Today, Leanne Wood and Carwyn Jones will make a joint statement regarding the agreement reached to overcome the deadlock in nominating and appointing a First Minister.
It is clear what this won’t be.
It will not be an announcement of a formal (nor in formal) coalition. Plaid have made clear that they intend to be an effective opposition, unlike that of the Conservatives in the last assembly.
It won’t be an announcement of a ‘supply and confidence’ agreement where Plaid props up a Labour minority government for the next 5 years.
What will the announcement be?
This agreement is for one vote- that of appointing a First Minister. The will be a minority Labour government.
For this Plaid has won many concessions from Labour. These include:
- Re-structure the committee process, which will strengthen the process of scrutinising the government.
- Establish bilateral committees to examine legislation, budget and constitutional matter. This will put Plaid in an unique position to hold the government to account and have a hand in important developments.
Plaid has also successfully won concessions on 5 of their 9 election pledges. Although details of these will be announced later today, they range from commitments on childcare to working on a New Treatment Fund for the NHS.
In the first week of the Fifth Assembly, Plaid have shown that they are an effective opposition which will ensure that the people of Wales get the best possible deal.
Just imagine what they could achieve on government in 5 years time!
In one of his many reinventions, Ed Miliband outlined his idea of creating a Public Prime Minister’s Questions where the public will be given the chance to question the Prime minister on any issue. Sound’s like a good and progressive step forward for democracy doesn’t it? The problem with this of course is that the current PMQs, where MPs question the Prime Minister every Wednesday is already a sham. The weekly question time is nothing more than a public relations exercise where the Government and the opposition try to one-up each other for the cameras, and back benchers try to make a name for themselves.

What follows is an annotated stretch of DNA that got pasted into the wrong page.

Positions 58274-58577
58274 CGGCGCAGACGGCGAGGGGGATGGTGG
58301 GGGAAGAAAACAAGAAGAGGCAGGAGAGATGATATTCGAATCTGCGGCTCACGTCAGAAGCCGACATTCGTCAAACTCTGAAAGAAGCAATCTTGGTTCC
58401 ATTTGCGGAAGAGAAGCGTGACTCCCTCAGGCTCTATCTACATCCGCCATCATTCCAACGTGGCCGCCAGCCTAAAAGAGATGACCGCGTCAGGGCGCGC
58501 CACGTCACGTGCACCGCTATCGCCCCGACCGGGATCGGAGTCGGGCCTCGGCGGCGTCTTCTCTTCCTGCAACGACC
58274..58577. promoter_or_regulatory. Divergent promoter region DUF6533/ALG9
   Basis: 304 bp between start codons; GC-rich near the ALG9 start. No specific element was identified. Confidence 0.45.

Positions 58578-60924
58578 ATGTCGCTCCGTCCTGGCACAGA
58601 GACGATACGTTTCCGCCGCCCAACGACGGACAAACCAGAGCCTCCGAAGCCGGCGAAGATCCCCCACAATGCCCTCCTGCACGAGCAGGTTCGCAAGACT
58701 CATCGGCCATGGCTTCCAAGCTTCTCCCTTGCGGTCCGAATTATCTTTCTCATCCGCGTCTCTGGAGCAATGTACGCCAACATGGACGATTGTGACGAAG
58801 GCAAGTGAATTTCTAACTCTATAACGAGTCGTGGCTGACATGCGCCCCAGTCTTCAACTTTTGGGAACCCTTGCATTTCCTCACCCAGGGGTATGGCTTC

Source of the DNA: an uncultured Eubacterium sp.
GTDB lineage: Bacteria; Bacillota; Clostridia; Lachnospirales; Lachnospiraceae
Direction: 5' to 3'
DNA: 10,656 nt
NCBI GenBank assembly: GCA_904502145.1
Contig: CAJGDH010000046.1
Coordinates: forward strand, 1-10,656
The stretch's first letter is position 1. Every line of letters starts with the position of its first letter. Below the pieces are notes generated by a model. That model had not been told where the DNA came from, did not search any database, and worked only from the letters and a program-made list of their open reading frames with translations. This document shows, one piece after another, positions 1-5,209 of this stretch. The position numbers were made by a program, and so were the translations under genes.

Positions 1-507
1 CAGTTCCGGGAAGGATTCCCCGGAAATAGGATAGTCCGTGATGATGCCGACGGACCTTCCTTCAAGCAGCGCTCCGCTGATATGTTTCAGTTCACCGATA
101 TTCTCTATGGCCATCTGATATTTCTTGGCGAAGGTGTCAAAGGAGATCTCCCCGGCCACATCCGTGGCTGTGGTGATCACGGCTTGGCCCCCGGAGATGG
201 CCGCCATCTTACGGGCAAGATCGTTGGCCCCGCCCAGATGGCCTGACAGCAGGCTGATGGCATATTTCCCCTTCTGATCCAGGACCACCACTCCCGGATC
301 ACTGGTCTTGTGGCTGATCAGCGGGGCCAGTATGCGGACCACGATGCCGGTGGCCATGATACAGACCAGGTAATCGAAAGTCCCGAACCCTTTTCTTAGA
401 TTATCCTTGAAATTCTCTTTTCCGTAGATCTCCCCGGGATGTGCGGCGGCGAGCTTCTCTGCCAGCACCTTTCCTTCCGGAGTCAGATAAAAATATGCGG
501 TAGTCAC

I can’t see how a Public Prime Minister’s Question time will be an extension of this, where it will be a well rehearsed show rather than a true opportunity for the public to scrutinise the Prime Minister. The second issue I take from this plan is that we live in a representative democracy. We give a mandate to MPs to carry out three primary functions, to represent, to legislate and to scrutinise. Why would allowing the public to scrutinise the Prime Minister as well as our representatives revolutionise our democracy? It won’t.
Unfortunately, like many things with Labour and Ed Miliband, this is another gimmick; pure electioneering. Why not announce that we will have referenda on all legislation? Why not hold a raffle to give a different member of the public a chance to be Prime Minister for the day as a way getting them more involved in politics? Although the latter idea of mine might increase Ed Miliband’s chance of being PM!